A report jointly released by the United Nations Industrial Development Organisation (UNIDO) and the Global Green Growth Institute (GGGI) concludes that if countries, developed or developing alike, commit to investing 1.5 per cent of GDP per year into renewable energy and energy efficiency projects then these efforts would generate significant economic growth and new job opportunities. The latter is sort of a no brainer – of course, new jobs will be generated, but what about those lost? Well, according to the report, more job opportunities could be created by investing clean energy sources than fossil fuels.

More green jobs

green jobs

Image: aespnw.org

If you have friends who work in oil & gas, then you’ve likely already been met with a myriad of arguments which are demonstratively false: “renewable energy is expensive”, “renewable energy is inefficient” or “oil makes the economy tick”. The latter assumption is based more on a clinging belief, than on facts. The truth is, each time a better technology surfaced throughout history, the dominant industry that’s threatened by the new wave can only respond with criticism. First they laugh it off, then they get scared, (then some sabotage), until ultimately they concede to defeat at the hand of progress. Think of telephone vs telegraph, or most recently print media vs new media. It’s just a matter of time. Granted, as far as jobs are concerned, things aren’t that clear. It’s natural that when an industry declines or effectively dies, then those jobs are lost, and their place in the labor market is replaced by the new industry. But is there a net added value on the job market? In the case of green tech vs fossil fuel industry, yes. At least, according to Yvo de Boer, director-general of GGGI and former head of the UN’s climate change secretariat.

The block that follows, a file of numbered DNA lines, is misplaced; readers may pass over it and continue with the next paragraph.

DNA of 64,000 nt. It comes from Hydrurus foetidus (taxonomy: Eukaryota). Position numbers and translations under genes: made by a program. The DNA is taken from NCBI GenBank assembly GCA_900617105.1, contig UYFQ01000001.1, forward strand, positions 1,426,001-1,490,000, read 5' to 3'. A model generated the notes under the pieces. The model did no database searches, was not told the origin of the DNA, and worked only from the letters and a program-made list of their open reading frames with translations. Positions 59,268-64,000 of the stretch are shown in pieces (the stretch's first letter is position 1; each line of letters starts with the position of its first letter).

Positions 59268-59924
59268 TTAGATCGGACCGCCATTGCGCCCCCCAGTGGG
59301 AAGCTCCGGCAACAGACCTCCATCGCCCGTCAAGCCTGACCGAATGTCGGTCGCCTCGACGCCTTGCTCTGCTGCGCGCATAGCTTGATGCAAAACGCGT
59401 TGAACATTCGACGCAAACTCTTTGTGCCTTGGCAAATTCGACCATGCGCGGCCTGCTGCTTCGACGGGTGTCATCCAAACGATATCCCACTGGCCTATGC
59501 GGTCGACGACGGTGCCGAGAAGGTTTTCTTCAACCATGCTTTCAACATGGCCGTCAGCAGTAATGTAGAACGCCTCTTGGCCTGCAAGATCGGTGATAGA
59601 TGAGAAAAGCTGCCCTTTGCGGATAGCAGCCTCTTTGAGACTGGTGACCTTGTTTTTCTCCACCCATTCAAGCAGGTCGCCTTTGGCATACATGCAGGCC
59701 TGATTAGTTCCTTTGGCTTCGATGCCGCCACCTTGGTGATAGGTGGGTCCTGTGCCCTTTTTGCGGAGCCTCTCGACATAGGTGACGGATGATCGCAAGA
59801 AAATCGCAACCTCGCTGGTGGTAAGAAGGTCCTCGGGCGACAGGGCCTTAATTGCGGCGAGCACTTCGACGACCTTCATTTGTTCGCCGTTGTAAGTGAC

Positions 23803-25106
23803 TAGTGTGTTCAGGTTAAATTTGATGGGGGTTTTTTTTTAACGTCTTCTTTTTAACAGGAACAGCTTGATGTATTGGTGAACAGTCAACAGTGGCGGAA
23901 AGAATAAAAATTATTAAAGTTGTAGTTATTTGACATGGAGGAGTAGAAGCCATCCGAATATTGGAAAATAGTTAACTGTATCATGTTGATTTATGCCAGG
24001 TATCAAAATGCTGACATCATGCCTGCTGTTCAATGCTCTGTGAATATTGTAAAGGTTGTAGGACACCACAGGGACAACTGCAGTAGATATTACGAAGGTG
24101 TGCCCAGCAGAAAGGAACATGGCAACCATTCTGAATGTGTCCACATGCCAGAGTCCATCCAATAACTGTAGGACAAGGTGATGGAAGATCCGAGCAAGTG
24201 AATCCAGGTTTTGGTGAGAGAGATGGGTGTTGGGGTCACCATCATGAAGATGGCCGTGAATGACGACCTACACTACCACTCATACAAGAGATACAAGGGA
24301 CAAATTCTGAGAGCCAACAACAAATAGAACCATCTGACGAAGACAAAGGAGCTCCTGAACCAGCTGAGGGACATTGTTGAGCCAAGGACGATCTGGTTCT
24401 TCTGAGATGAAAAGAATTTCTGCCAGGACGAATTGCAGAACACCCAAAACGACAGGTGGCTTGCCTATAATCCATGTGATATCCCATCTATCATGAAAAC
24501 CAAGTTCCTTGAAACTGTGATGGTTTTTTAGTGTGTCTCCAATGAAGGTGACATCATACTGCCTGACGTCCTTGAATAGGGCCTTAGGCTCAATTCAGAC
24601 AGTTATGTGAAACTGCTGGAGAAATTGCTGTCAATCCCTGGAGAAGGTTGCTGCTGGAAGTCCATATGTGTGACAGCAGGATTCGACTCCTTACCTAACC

“Significant progress has already been made in overcoming the hitherto conventional wisdom that taking steps to cut GHGs was incompatible with economic growth,” he said. “This report moves the debate another positive step forward by showing that employment and development result from sustainable, green growth.”

The report looked at the impact investing 1.5% GDP in renewable energy and other “green” tech would have on the labor force in five countries. In the case of Brazil and South Africa, two emerging economic powers, for each $1 million invested 16.2 and 33.1 jobs would be created respectively. Similar results – more jobs in clean tech than in fossil – were found for Germany, Indonesia, and South Korea. Li Yong, director general of UNIDO, believes the report highlights the untapped potential these countries, and more, are currently losing out.

“The results of the five countries presented in this report show clearly that green growth investments are not only viable or beneficial for the most highly industrialised countries,” he said. “On the contrary, all countries, be they developed or developing, can derive significant benefits from investments in clean and renewable energy.”

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